There were no associations between maternal or paternal height and femur length (FL) at 17 weeks, or conditional growth from 17 to 29 weeks (Fig. 2). Both maternal and paternal height were positively related to length at birth conditional on earlier FL, and with overall length at birth. An SD increase in maternal and paternal height was associated with a 0.22 SD and 0.15 SD increase in the part of birth length not associated with femoral growth up to 29 weeks. Unlike maternal height, paternal height was related to unconditional FL size at 29 weeks (β (per SD) = 0.1SD, p = 0.024; data not shown in Fig. 2).
Despite a suggestion that the associations with paternal height were apparent earlier in gestation, there was no evidence for a difference between maternal–offspring and paternal–offspring relationships for any period of gestation or for any fetal component (Fig. 2).
Pre-pregnancy maternal BMI was negatively associated with HC size at 17 weeks (β (per SD) = − 0.11 SD; 95% CI: − 0.19, – 0.02) and positively associated with conditional HC growth from 29 weeks to birth (β (per SD) = − 0.09 SD; 95% CI: 0.0, 0.18) (Fig. 3). There was no evidence for an association between maternal BMI and fetal AC or FL size or growth (Fig. 3).
Paternal BMI did not appear to be related to any fetal growth or size component (Fig. 3), and despite there being some evidence for a maternal BMI–offspring relationship, tests of a difference between the parent's coefficients did not support differential parent effects.
The median (IQR) placental volume at 17 weeks gestation was 148.6 ml (120.5, 179.2). Maternal BMI ((β (per SD increase) = 0.14 SD; p = 0.003) and paternal height ((β (per SD increase) = 0.1 SD; p = 0.02) were associated with placental volume at 17 weeks. There was no evidence for a relationship with maternal height or paternal BMI (Fig. 4). Placental volume was more strongly related to maternal BMI than paternal BMI (difference in β = 0.15, p = 0.034), there was no evidence that these associations differed for parental height (p for difference = 0.146).
Increasing the rate of non-paternity drew the putative father's association towards the mother's. For example, with non-paternity assumed at 15% the association between paternal height and growth in length from 29 weeks to birth changed from 0.13SD (per SD increase in father's height) to 0.16SD, the mother's coefficient reduced by only 0.004SD from 0.23SD. However, the effect of non-paternity was very small when the putative father's association was close to zero. Thus the patterns where there is a suggestion of an association for the mother but no clear evidence for the father, for example the associations with placental size, were unaffected by rates of non-paternity.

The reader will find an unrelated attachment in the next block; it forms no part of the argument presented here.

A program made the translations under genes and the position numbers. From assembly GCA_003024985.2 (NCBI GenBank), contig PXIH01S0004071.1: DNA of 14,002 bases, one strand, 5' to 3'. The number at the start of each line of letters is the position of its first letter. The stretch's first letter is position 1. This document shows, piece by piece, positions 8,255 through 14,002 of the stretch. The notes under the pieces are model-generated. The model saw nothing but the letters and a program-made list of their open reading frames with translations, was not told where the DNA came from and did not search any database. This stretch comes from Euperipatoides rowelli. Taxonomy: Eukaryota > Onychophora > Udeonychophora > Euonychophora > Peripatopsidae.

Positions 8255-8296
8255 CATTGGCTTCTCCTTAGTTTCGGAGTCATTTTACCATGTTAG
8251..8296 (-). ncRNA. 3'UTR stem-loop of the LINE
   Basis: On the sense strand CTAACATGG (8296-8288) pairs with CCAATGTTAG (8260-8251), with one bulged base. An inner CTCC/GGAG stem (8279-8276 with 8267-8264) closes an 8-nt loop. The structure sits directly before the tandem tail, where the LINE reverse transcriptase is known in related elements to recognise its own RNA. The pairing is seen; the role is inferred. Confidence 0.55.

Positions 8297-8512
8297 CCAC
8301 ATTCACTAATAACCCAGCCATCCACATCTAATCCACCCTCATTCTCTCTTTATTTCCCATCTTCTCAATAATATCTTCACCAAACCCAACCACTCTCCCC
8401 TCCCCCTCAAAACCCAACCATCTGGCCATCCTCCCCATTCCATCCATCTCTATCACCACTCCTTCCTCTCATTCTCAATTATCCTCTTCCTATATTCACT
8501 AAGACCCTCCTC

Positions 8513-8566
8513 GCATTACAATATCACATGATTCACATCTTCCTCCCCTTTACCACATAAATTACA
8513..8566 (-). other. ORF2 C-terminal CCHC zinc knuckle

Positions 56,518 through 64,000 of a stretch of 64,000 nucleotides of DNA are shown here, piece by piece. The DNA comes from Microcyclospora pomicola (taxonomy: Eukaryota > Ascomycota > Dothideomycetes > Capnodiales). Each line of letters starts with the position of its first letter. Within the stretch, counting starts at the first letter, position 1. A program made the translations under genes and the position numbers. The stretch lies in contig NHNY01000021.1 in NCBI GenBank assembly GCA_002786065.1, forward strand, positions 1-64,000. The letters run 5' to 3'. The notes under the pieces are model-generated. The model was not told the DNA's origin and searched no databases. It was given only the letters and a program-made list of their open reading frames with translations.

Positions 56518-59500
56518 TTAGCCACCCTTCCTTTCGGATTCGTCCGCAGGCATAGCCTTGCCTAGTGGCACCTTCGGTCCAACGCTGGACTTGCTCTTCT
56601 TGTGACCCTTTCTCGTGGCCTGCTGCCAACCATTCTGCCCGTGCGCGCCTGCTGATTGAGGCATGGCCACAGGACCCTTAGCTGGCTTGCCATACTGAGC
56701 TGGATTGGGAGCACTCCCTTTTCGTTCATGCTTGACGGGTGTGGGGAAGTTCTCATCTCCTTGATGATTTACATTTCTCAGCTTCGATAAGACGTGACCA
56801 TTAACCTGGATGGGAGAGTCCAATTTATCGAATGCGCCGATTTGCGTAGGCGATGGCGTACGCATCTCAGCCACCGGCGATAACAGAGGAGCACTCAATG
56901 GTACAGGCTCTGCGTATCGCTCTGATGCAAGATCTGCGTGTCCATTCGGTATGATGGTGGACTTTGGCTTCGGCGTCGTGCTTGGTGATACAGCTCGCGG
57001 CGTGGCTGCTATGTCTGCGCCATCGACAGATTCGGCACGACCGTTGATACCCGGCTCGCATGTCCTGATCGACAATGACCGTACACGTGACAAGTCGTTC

To the best of our knowledge, this is the first study to examine parental height and BMI associations with ultrasound measures of fetal growth in a rural Indian population with a high prevalence of low birth weight. Our results suggest that associations between paternal height and fetal head circumference and femur length are detectible earlier in gestation (17–29 weeks) compared to the same associations with maternal height. Fetuses of mothers with a higher BMI had smaller head circumferences at 17 weeks, but head growth caught up to become larger in late gestation. Paternal BMI showed no significant associations with any component of fetal growth. Maternal but not paternal BMI, was positively related to placental size at 17 weeks.
Our study has several important strengths. First, we used serial fetal biometry to characterise prenatal growth as opposed to birth weight. Second, ultrasound measurements were made by only 2 sonographers and intra and inter-observer reliability was excellent. Third, we were able to obtain accurate LMP dates since health workers visited women every month prior to pregnancy. Fourth, the maternal BMI data are likely to be an accurate representation of pre-pregnant BMI as data were collected within a 3 month window prior to pregnancy. Fifth, a sensitivity analysis showed that non-paternity was unlikely to have affected our main findings. And last, the use of conditional growth variables as a model of fetal growth allowed an exploration of the onset and pattern of parent–fetal associations.
The main limitation is a lack of power, a bigger study may have exposed some of the trends in the timing of associations over gestation that we reported, however intergenerational data with fetal ultrasound from populations in rural India are rare. We were also restricted to investigating growth intervals at relatively fixed time points. However, while more densely spaced measures may have offered a deeper insight, it does increase signal-noise ratio in the growth variable.